Feel free to pass this message along to anyone who might be interested. You can simply subscribe (look for the “Subscribe” button at the top of the post) to get a reminder of new posts, or you can register with a user name and password in order to comment. If a community conversation comes out of this, all the better. We have so much to share and so much for which we can be grateful.



If ever there was a recipe for stuffy, dissonant awkwardness, then composing a canon at the interval of a seventh would be it. Yet from these very formal techniques, Bach created a work of such tenderness and melodic beauty in the Goldberg’s 21st variation that one feels held in nurturing hands. Well, I did anyway. Others may find hints of tragedy or depression in Bach’s shift to G Minor with this variation, but I was taken to a place of quiet comfort.

Goldberg Variations, 21 (Nurturing)

There is, of course, the whole “nature versus nurture” debate swirling around the ways that we raise our children, and our pets too for that matter. As adults, we look at our own problems through one lens or the other, too often finding fault in how we were nurtured (or not) as a child, but there is no way to know how much of who we are is actually inherited.

Realistically, we have no control over those things created by nature, such as our genetic make-up, and every bit of control over those things we choose to nurture. The illusion of control that we bring to so many parts of our life is no illusion when we choose to care about something.  We can, after all, nurture hurt or health, friendships or animosities, cynicism or faith. We can nurture our dreams or our resentments.  We can nurture our ideals of perfection, or – and this is a big “or” – we can nurture children and gardens.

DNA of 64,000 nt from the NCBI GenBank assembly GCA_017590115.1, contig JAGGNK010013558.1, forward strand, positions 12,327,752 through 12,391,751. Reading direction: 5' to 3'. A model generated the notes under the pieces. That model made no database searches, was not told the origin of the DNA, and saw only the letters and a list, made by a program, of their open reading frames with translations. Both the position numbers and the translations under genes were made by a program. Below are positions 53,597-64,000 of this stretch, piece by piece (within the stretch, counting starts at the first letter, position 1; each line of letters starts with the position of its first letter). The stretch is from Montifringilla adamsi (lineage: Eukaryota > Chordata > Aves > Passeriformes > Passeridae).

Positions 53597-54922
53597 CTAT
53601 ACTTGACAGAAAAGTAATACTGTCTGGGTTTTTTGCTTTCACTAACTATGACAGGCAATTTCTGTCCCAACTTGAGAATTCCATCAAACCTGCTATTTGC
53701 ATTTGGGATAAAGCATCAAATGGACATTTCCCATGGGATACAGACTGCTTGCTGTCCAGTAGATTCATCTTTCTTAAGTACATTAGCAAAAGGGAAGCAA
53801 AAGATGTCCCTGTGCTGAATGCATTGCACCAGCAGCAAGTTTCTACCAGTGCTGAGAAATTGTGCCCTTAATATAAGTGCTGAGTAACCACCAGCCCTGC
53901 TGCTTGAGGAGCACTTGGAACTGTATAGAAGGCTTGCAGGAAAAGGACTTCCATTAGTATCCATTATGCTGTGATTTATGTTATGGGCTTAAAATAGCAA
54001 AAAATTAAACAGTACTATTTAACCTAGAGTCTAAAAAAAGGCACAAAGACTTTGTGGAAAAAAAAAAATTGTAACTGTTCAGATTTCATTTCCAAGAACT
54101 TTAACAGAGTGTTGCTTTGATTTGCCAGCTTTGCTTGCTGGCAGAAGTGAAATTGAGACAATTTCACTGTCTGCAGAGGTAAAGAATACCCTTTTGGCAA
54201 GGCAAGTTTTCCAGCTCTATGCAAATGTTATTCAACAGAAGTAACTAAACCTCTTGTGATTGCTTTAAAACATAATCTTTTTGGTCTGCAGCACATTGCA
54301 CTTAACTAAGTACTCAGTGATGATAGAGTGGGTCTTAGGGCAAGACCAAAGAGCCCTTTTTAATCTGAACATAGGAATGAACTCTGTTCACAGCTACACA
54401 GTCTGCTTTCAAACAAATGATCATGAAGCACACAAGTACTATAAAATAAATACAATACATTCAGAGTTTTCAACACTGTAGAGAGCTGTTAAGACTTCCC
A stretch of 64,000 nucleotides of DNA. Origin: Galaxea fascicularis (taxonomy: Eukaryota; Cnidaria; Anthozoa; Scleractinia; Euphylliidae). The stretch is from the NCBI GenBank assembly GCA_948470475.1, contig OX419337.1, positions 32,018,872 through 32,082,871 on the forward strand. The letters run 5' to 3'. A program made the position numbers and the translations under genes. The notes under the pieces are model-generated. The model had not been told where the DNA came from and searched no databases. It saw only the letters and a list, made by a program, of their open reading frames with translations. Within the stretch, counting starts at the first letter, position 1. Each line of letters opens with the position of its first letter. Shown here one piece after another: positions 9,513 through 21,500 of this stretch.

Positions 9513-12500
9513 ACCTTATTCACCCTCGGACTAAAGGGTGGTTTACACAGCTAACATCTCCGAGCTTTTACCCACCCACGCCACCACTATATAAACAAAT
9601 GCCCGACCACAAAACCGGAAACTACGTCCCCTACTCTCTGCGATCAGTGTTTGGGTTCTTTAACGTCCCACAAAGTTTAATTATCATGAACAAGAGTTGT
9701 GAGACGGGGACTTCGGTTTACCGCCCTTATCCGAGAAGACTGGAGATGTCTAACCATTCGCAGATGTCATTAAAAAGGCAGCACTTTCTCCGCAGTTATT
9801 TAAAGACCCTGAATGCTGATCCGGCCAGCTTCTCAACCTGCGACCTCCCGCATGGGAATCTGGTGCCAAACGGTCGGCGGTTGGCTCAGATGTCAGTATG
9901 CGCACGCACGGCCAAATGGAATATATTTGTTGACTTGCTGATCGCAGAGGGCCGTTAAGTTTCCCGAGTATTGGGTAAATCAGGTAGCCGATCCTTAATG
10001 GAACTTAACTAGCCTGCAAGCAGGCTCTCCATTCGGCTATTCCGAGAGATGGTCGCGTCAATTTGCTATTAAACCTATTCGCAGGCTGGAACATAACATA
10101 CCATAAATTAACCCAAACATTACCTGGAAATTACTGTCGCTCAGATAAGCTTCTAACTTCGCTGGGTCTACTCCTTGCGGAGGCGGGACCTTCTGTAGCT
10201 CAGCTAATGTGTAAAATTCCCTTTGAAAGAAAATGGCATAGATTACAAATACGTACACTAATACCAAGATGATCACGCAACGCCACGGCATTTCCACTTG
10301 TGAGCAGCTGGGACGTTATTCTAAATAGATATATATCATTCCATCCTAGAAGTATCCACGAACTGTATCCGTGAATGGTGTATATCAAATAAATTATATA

I was recently introduced to a song from Leonard Bernstein’s brief 1951 musical/opera, Trouble in Tahiti.  (to be sung on a concert I am doing with some of my favorite people, and you are cordially invited! June 22 St. Columba’s concert flyer). The song’s text, also by Bernstein, tells of a garden – in this case a relationship between husband and wife – that isn’t being nurtured: [There is a garden]

I was standing in a garden, a garden gone to seed, choked with every kind of weed. There were twisted trees around me, all black against the sky, black, and bare, and dead, and dry. My father called, come out of this place. I wanted to go, but there was no way, no sign, no path to show me the way. Then another voice was calling, it barely could be heard. I remember every word: “There is a garden, come with me. A shining garden, come and see. There, love will teach us harmony and grace. Then love will lead us to a quiet place.”

Taking the time to nurture anything, from our talents to our spiritual health, is not easy in this world of instant gratification.  But nurturing those things we care about, and allowing ourselves to be nurtured in turn by that which calls us to a quiet place of harmony and grace, sound like a recipe for happiness.


Please come: Thursday, June 22, 7:30 p.m. Sophia Vastek and Sonya Sutton, playing music for two pianos by Bernstein, Gershwin, Glass, and Reich. With special guest Joan Phalen singing songs of Bernstein and Sondheim.  St. Columba’s Episcopal Church, 4201 Albemarle Street, NW. [flyer] Donations gratefully accepted to benefit the work of empowering the homeless that is done by Samaritan Ministries of Greater Washington.

I’ve lived with Bach’s Goldberg Variations for a long time now. More than half my lifetime in fact. I would pull them out periodically, feeling that I was revisiting an old friend, but a friend who always has something new to share. I began thinking about Bach and mindfulness last year in a way that meant something to me. Each variation became linked in my mind with a word and that word became something like the “intention” that yoga students are sometimes asked to set for their practice. A word to mediate on and to help draw more from within. For the next 32 weeks I will post one of the variations and write about the word I associated with the music. Sometimes a connection will seem obvious, but more often it will be unexplainable. It became apparent as I worked on this project that I thought about things which I wanted to cultivate in myself, ways of being in the world that were positive. All of the recordings are to be made in my living room, playing the 9 foot Steinway that was given to me on January 5, 2016.